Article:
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Jonathan Winawer; The fourth visual area: A question of human and macaque homology. Journal of Vision 2012;12(9):1379. doi: 10.1167/12.9.1379.
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© ARVO (1962-2015); The Authors (2016-present)
The fourth visual area, V4, was identified in rhesus macaque and described in a series of anatomical and functional studies (Zeki 1971, 1978). Because of its critical role in seeing color and form, V4 has remained an area of intense study. The identification of a color-sensitive region on the ventral surface of human visual cortex, anterior to V3, suggested the possible homology between this area, labeled 'Human V4' or 'hV4' (McKeefry, 1997; Wade, 2002) and macaque V4 (mV4). Both areas are retinotopically organized. Homology is not uniformly accepted because of substantial differences in spatial organization, though these differences have been questioned (Hansen, 2007). MV4 is a split hemifield map, with parts adjacent to the ventral and dorsal portions of the V3 map. In contrast, some groups have reported that hV4 falls wholly on ventral occipital cortex. Over the last 20 years, several organizational schemes have been proposed for hV4 and surrounding maps. In this presentation I review evidence for the different schemes, with emphasis on recent findings showing that an artifact of functional MRI caused by the transverse sinus afflicts measurements of the hV4 map in many (but not all) hemispheres. By focusing on subjects where the hV4 map is relatively remote from the sinus artifact, we show that hV4 can be best described as a single, unbroken map on the ventral surface representing the full contralateral visual hemifield. These results support claims of substantial deviations from homology between human and macaque in the organization of the 4th visual map.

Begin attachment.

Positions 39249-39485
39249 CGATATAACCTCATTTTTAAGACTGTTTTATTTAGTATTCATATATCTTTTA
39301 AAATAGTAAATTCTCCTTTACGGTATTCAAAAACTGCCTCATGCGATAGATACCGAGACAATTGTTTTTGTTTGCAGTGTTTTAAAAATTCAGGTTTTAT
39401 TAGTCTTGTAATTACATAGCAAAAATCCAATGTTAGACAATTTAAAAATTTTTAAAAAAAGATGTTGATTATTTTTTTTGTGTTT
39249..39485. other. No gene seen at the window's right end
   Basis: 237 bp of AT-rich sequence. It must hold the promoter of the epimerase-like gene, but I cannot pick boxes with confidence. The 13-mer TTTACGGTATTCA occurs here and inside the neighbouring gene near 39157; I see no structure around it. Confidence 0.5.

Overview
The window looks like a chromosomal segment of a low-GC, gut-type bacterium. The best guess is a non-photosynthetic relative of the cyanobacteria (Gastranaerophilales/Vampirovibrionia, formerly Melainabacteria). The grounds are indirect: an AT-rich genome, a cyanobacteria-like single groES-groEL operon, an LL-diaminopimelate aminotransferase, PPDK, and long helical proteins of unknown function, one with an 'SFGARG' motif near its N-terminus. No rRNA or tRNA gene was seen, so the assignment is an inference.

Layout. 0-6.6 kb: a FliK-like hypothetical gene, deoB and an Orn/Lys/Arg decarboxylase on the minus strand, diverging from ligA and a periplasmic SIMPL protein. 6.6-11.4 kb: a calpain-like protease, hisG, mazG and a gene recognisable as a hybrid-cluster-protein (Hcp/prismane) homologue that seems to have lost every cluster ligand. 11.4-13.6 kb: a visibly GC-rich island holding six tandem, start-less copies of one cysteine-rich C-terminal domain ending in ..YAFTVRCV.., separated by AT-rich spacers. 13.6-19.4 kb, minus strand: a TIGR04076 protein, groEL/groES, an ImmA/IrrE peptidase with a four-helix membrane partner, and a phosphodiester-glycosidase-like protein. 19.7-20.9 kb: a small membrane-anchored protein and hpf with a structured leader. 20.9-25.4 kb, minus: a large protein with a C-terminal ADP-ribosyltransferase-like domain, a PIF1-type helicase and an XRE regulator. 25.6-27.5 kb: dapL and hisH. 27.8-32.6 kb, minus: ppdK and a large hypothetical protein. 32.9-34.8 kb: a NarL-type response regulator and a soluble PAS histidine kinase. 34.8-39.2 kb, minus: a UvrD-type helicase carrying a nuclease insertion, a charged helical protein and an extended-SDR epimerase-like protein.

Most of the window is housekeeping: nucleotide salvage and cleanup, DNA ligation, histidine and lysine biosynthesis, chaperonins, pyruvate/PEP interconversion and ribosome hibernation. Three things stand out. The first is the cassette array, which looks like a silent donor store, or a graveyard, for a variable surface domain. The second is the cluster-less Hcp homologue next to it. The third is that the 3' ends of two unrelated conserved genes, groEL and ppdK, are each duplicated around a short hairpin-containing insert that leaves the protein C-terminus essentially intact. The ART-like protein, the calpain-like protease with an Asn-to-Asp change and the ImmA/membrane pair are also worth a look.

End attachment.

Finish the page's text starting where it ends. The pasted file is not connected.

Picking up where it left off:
Meeting abstract presented at VSS 2012
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